What I learned with COVID-1916 Apr 2020
Wherever you were browsing on the internet during the last 6 weeks, you probably already read about COVID-19. In any sense, you probably have not read anything positive about. I am not trying to say that is something positive, but during these almost 6 weeks of confinement I learned a lot of stuff that otherwise I would have not learnt.
I have already worked remote in the past, but never to this degree. Mostly I stayed home some days or worked on a customer site during my professional life until today. The most important pieces I learned about working remote are:
- You need few items, but all of the basics are mandatory: a computer, internet connection, and phone. Then comes the space: you need a quiet room, and headphones. Without any of the above, it is pretty much impossible to work from home extended times.
- In order to keep social relationship with peers, you must communicate proactively and with intent. This means you have to prepare before the call, but also start by talking non-work-related topics (at most 5 minutes).
- Differentiate what requires a synchronous communication and what can be left (and it is best) to have as asynchronous communications. There are many tools that development teams use on their daily work, but they are not always used properly. Example: e-mails, instant messengers, product management tools, shared file stores, etc.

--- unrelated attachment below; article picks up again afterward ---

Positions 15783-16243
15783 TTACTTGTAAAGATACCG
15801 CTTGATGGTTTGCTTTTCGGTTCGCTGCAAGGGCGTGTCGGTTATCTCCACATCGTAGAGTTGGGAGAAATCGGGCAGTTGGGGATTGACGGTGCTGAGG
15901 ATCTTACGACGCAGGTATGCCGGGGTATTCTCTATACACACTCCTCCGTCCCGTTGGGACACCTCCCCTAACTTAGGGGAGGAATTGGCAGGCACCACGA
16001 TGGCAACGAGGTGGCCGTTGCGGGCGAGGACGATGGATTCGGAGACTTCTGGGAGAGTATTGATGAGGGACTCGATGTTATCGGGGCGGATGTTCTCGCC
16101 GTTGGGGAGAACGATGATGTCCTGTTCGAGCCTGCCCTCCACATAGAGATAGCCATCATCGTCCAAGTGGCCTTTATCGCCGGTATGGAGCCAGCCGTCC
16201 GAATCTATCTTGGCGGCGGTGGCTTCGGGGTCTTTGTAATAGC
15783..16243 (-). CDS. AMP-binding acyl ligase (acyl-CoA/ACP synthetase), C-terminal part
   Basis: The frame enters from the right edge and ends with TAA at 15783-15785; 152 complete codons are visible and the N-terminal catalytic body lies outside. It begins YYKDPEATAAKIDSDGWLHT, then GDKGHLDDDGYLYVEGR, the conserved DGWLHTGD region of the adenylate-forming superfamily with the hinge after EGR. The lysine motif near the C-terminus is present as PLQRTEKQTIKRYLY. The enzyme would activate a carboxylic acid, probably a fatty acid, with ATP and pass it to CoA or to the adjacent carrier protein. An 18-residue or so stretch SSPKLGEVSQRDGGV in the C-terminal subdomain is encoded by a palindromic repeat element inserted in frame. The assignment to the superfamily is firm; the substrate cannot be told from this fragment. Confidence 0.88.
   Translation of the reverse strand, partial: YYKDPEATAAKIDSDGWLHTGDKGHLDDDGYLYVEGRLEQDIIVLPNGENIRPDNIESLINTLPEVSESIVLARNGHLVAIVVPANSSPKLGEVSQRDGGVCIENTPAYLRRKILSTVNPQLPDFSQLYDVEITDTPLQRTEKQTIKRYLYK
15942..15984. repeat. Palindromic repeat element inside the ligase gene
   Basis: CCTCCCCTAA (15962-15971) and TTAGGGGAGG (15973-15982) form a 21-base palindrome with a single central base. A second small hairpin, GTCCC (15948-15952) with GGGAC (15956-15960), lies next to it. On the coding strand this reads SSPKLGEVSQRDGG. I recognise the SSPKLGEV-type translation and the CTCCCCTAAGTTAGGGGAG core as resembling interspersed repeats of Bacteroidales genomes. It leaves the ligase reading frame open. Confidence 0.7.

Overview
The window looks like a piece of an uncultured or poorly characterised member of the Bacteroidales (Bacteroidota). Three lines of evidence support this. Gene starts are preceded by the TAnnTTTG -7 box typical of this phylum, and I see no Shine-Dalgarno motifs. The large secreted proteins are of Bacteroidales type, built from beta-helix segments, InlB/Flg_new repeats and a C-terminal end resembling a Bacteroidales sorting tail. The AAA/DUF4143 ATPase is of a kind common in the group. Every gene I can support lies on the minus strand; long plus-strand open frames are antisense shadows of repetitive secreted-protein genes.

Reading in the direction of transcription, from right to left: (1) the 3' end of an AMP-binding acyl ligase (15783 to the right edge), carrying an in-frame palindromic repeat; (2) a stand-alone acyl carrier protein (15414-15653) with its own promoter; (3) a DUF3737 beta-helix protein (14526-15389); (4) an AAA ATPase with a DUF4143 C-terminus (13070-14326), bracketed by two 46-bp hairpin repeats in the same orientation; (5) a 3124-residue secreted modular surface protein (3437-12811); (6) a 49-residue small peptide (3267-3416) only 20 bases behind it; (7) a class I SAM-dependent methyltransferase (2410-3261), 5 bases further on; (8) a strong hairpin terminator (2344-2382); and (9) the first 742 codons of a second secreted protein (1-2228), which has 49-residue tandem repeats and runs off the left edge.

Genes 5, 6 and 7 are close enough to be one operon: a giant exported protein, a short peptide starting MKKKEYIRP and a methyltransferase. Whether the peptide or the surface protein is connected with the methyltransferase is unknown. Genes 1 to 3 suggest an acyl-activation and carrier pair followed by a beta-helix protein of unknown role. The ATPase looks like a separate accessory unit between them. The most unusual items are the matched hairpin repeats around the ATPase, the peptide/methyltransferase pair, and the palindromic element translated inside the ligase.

- Closed door, open calendar: You are remote, nobody can see you (closed door), but keep your calendar updated. Colleagues and peers should be able to reach us by looking into our calendars and being able to schedule time for synchronous communication (MS Teams, Slack Calls, Skype, Zoom).
- Use the same todo list for personal stuff and for work related stuff. This means you will use the same calendar tool to schedule such events.
- Set clear expectations on how you prefer people to contact you, and respect how people would like to be contacted. Some people prefer that you contact them via Slack, other prefer scheduled meetings on Outlook, etc.
- For synchronous meetings, send an Agenda at least a day before.
- Use video when possible
- And yes, the benefit of doubt when you read and e-mail that sounds harsh. This is key. Have empathy with remote colleagues, and always assume best intentions. It is the best for the long run. And remember, one day you might be the person who was understood as harsh and you would prefer to have also the benefit of doubt.
Be grateful for what you have
I just realized how many things we just take for granted: be it having a job (many people lost jobs), be it having food (before the crisis, I used to eat every day outside, now at home we have to cook), be it being able to stay with your loved ones (not everyone can do that at the moment, think on medical doctors or others that have to stay away from family). Not everyone has access to this, and realizing that is somehow conforting.
I am grateful that I work with very professional and nice people as peers. The company I work for is very concerned about our wellbeing and my direct boss is super comprehensive on all the needs I may have. Also, my peers and colleagues are super fun and are fully adapted as well to work remotely the best they can. It is good to be able to count with such vibe.
I am really grateful to be employed, but also, I am grateful that I am able to everyday look at my daughter having breakfast. When I did go to the office, I almost never had this chance. This is a unique opportunity for me. I am grateful to had the chance to experience this.
Overall, I think the crisis is a real learning opportunity. We can choose to use it to learn stuff and go out stronger and smarted than we were before it, or just complaining about it every day. I try to choose the first always.